Regulation of Granulosa Cell Responsiveness to Gonadotropins: Actions of Epidermal and Platelet-Derived Growth Factors

  • Judith S. Mondschein
  • David W. Schomberg
Part of the Biochemical Endocrinology book series (BIOEND, volume 1)


The concept of pituitary gonadotropins as regulators of follicular and luteal development and function is central to our understanding of ovarian physiology. Patterns of gonadotropin secretion are superimposed upon patterns of target cell gonadotropin receptor levels (Richards and Midgley, 1976). The result of this well-coordinated series of events is a normal estrus or menstrual cycle. Steroid hormones provide a second level of regulation of these processes. As early as 1940 it was observed that estrogen enhanced ovarian responsiveness to gonadotropins (Pencharz, 1940). More recent studies have suggested roles for estrogens , androgens, and progestins in various aspects of ovarian physiology and pathophysiology (McNatty et al., 1979; Louvet et al., 1975; Schomberg, 1979; Schreiber and Hsueh, 1979; and references therein). The observation that growth factors can modulate follicle-stimulating hormone (FSH)-dependent luteinizing hormone (LH) receptor induction in vitro (Mondschein and Schomberg, 1981a) introduced the possibility of a third level of regulation: the growth factors, known primarily for their mitogenic effects on cultured cells, may represent a broad class of compounds which interact with more classic gonadotropic and steroidal mechanisms to determine the course of follicular and luteal development and function.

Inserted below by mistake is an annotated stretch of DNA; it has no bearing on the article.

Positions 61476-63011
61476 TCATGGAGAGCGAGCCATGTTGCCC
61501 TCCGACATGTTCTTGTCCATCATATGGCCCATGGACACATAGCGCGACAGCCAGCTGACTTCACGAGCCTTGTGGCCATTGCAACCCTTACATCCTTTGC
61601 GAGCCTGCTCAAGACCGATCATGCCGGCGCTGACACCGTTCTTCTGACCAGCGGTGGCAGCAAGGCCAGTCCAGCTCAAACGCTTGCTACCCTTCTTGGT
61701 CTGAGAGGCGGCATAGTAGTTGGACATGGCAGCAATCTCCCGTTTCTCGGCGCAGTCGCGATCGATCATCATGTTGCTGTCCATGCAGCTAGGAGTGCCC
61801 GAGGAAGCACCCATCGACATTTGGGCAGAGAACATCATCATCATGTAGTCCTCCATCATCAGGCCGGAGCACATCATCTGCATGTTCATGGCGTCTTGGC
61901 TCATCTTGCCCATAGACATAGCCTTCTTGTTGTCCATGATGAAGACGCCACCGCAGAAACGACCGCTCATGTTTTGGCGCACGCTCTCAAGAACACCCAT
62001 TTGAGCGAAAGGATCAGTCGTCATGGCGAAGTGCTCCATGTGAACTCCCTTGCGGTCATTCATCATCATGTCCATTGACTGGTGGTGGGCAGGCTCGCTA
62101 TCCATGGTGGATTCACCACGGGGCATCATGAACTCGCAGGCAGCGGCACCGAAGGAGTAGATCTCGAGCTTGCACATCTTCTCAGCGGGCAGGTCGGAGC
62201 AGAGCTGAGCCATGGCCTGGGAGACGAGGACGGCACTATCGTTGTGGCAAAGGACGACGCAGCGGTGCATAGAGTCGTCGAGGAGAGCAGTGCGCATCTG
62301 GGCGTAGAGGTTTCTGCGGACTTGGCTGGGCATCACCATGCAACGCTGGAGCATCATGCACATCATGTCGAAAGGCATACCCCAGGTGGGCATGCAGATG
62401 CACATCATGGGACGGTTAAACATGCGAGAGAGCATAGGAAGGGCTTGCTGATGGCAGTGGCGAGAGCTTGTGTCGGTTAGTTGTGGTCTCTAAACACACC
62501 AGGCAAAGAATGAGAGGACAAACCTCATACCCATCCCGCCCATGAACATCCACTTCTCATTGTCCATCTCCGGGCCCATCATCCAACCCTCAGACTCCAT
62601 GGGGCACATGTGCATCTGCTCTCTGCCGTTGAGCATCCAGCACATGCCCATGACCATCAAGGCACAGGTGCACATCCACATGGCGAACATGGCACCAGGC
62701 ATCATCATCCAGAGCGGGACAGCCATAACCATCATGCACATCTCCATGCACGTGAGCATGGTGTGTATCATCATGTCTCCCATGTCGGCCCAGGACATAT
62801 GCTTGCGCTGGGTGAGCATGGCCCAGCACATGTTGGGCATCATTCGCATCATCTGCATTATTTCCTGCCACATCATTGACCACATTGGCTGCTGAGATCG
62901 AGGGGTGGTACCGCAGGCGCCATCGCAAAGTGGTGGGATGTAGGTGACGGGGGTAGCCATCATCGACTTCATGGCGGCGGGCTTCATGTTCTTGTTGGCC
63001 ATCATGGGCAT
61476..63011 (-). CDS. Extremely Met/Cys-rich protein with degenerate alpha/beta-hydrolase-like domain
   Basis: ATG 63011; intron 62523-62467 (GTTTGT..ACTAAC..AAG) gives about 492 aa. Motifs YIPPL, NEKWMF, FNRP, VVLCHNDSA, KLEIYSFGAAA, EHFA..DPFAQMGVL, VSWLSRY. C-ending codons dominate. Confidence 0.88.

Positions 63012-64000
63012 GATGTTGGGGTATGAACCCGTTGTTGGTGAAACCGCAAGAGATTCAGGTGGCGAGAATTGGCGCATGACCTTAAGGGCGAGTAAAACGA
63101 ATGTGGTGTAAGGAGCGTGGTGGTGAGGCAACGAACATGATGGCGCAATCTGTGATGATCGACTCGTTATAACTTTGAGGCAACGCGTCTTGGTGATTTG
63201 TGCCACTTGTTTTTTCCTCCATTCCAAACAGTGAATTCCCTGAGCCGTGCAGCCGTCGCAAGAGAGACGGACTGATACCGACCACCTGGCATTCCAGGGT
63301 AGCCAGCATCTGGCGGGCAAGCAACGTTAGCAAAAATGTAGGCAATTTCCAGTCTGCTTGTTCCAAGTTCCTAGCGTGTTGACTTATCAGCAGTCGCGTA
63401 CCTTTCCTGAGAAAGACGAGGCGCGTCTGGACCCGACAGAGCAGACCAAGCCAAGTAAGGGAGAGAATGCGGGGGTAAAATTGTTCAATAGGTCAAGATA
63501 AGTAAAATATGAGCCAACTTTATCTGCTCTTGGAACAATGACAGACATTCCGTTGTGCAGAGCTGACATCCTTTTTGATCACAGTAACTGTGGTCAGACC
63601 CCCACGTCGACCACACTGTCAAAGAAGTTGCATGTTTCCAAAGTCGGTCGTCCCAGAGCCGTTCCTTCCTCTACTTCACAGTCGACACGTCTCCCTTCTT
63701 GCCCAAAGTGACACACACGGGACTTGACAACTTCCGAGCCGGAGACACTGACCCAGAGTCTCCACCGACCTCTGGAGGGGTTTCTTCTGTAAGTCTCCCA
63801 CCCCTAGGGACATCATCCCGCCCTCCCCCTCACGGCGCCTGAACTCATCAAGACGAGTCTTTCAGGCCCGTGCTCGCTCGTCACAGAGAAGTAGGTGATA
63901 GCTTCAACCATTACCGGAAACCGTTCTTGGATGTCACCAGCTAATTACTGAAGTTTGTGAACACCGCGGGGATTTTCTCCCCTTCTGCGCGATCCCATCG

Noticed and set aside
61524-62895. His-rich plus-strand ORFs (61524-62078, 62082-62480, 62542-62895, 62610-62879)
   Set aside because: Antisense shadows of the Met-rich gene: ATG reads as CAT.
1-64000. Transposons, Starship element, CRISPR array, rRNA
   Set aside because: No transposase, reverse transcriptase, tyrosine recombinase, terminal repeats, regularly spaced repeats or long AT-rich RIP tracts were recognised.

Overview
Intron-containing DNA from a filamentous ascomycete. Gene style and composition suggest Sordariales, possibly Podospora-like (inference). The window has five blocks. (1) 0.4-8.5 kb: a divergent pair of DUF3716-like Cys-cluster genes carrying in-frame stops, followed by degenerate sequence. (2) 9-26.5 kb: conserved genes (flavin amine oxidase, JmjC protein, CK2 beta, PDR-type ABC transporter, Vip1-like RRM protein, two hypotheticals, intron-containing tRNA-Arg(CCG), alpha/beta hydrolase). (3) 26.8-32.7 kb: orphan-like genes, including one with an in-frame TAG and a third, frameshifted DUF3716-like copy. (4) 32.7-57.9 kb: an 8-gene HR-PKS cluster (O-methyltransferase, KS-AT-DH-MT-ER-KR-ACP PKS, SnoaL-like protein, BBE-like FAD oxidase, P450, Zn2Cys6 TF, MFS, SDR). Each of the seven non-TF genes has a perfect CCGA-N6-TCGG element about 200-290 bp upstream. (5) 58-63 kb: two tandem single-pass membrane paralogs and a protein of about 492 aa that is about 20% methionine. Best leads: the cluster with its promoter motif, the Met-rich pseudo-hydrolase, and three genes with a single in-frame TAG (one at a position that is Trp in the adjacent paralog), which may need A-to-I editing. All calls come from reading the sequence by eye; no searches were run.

Epidermal Growth Factor Receptor Granulosa Cell Luteal Cell Leydig Tumor Cell Ovarian Granulosa Cell 
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Copyright information

© Plenum Press, New York 1984

Authors and Affiliations

  • Judith S. Mondschein
    • 1
  • David W. Schomberg
    • 1
  1. 1.Departments of Obstetrics and Gynecology and PhysiologyDuke University Medical CenterDurhamUSA

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